By Michael Roosevelt, Senior Analyst and Judicial Educator, Criminal Justice Services, Judicial Council of California
Last year, the Education and Curriculum Committee along with the Diversity, Access, and Fairness Committee, released its newest curriculum design, The Journey toward Diversity, Fairness, and Access through Education, which is a roadmap for judicial educators and practitioners wishing to develop or integrate fairness and bias related topics. Early curriculum adopters have lauded it.
However, to more widely disseminate the curriculum, my co-faculty Karen Thorson, Consultant and former director of the Center for Judicial Education and Research for the Judicial Council of California and I introduced the membership to the curriculum in a plenary session, “NASJE’s Newest Curriculum: Diversity, Fairness, and Access”, during the 2015 NASJE Annual Conference in Seattle, Washington. The content of the curriculum design addresses fairness issues relevant to the work of judicial branch educators. The design prompts consideration of each educator’s own actions with regards to diversity, access and fairness, as well as their management of fairness courses for judges and court personnel. The goals of the session as described in the NASJE Conference program were as follows:
This plenary session has two purposes. The first is to engage judicial branch educators in an experiential learning situation to transform their perspectives and professional actions regarding diversity, fairness, and access. The second is to directly connect them to the real-world uses and practical application of NASJE’s recently adopted curriculum design on diversity, fairness, and access, which is the basis for the learning situation.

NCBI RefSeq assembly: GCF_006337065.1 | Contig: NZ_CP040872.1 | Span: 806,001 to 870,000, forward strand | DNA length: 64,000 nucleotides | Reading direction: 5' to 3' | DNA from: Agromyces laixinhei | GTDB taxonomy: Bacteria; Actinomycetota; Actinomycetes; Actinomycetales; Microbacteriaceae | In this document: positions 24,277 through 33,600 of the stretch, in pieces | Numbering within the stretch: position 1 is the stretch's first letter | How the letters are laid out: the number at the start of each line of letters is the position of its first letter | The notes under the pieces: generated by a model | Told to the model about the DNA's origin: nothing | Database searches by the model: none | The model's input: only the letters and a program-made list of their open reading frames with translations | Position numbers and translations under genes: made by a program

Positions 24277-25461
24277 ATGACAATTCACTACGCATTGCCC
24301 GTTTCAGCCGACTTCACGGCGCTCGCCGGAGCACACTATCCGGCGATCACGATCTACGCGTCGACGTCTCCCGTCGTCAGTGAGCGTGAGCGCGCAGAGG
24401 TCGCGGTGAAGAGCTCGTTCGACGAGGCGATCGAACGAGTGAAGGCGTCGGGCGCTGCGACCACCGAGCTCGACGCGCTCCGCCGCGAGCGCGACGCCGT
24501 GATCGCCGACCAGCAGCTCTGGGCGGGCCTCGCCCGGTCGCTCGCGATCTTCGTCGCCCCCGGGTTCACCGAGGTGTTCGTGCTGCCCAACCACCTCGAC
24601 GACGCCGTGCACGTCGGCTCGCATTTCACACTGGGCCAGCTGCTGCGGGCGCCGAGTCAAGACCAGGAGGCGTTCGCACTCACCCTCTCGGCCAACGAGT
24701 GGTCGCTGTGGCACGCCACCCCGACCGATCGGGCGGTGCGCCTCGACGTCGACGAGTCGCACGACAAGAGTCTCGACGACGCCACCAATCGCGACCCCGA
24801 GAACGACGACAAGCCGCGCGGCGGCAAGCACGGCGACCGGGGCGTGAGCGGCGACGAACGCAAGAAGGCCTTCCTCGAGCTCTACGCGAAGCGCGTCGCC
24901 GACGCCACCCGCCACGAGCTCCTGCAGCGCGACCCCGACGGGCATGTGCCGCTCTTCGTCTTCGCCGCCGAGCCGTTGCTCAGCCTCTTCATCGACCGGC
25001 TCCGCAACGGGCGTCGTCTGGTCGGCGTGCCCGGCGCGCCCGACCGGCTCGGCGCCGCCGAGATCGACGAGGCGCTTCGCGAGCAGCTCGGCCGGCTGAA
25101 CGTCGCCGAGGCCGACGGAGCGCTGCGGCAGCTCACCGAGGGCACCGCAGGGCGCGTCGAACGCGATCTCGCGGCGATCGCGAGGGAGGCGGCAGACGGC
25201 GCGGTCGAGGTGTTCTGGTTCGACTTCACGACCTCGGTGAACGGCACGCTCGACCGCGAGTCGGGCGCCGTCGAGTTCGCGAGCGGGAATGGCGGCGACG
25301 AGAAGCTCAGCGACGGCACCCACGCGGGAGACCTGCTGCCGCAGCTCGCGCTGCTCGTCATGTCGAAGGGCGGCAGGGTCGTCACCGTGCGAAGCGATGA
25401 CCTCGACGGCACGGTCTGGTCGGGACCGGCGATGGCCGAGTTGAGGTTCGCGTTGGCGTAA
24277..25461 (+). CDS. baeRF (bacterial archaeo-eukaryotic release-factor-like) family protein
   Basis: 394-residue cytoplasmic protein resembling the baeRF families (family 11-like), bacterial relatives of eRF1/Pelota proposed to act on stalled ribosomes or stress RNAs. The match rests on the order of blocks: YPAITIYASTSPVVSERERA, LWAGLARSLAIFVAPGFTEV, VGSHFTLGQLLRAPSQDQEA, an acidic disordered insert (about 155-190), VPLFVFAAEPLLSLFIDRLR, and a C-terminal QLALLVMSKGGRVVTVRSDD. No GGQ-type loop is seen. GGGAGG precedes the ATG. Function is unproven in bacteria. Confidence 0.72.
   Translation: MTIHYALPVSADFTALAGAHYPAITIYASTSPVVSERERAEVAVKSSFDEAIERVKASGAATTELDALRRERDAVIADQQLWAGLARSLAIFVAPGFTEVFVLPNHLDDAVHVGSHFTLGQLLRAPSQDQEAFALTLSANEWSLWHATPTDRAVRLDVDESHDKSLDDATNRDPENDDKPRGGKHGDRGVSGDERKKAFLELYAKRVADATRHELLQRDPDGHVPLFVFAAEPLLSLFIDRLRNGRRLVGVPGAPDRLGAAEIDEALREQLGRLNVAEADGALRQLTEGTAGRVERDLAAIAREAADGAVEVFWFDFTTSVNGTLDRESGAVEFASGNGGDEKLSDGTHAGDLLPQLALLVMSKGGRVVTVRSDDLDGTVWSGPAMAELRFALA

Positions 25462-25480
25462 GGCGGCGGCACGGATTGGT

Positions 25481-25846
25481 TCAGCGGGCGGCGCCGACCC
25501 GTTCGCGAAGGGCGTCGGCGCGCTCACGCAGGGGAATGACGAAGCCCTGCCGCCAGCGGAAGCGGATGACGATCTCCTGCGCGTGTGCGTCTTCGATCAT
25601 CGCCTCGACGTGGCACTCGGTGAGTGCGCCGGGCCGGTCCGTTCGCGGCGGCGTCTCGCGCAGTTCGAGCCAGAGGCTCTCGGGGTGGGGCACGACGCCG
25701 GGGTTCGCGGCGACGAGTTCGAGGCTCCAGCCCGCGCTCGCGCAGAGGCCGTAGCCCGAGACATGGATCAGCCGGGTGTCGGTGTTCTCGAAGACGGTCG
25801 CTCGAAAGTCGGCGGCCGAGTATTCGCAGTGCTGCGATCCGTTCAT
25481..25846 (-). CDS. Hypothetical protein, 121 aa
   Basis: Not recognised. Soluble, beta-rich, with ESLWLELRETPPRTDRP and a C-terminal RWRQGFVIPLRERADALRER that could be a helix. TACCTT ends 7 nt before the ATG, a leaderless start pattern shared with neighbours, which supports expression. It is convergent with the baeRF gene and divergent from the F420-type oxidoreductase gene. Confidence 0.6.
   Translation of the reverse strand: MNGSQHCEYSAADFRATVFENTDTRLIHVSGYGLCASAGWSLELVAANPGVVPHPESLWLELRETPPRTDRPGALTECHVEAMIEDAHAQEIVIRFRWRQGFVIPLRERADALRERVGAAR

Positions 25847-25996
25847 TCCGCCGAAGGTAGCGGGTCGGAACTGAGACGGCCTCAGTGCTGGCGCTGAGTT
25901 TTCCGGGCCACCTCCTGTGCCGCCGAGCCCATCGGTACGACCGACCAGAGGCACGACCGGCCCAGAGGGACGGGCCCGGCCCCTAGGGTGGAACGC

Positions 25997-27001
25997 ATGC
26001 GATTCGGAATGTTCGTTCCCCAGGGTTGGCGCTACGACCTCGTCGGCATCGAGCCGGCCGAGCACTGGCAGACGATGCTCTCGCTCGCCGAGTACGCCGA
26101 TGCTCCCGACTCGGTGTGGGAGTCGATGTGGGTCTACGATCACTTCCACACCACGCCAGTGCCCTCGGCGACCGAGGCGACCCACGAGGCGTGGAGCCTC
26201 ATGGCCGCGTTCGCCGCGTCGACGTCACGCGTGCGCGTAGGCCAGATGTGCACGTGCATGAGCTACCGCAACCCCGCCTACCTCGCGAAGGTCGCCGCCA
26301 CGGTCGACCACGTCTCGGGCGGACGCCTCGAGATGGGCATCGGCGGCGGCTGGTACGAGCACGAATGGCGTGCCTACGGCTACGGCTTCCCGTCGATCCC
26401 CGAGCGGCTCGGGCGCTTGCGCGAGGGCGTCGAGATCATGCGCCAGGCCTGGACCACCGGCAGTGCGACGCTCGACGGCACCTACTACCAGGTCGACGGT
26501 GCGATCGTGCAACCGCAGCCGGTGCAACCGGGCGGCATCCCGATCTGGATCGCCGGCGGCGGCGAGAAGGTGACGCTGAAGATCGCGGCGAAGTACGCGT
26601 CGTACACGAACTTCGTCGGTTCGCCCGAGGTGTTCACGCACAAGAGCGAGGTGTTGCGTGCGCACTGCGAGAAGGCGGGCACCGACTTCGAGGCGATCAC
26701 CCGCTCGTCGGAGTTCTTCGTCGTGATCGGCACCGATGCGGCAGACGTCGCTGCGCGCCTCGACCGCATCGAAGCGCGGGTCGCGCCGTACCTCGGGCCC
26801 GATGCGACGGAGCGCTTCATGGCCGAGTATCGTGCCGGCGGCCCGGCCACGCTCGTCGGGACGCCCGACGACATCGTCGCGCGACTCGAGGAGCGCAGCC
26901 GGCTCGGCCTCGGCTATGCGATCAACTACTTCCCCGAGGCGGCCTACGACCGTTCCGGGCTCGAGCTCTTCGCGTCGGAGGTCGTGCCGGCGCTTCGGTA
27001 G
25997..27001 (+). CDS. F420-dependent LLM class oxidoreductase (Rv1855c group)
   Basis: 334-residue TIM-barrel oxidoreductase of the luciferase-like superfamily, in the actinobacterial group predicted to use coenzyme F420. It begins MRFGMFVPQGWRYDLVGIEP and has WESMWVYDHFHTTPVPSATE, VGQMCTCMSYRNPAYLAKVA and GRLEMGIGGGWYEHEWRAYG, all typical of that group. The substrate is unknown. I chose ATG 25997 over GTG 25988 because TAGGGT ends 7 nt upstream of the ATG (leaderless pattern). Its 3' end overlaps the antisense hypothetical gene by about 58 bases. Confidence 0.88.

Rather than proceed methodically through each section of the design, an unsatisfying approach at best, we selected key content areas suitable for the size of the group and the time available. We frequently had judicial branch educators reference the curriculum design to make connections between selected content and delivery method. For example, before discussing bias (content), participants were asked to participate in a brief table group (delivery method) exercise requiring them to share an experience of being treated unfairly (connection).
Additionally, we encouraged participants to connect the curriculum content to the practical world inhabited by judicial educators. For example, one thing judicial educators must do is recruit faculty from diverse backgrounds. Rather than simply discuss how to select diverse faculty (content) for access, fairness and diversity courses, we modeled it: I’m African American and my co-faculty white. While we acknowledge that the availability of diverse faculty varies by state, judicial educators should, whenever possible, identify and recruit diverse faculty.
We hope, in the future, to deliver the diversity, fairness, and access content from the curriculum design as a webinar and reach those who were not able to join us in Seattle. Look for the webinar in 2016.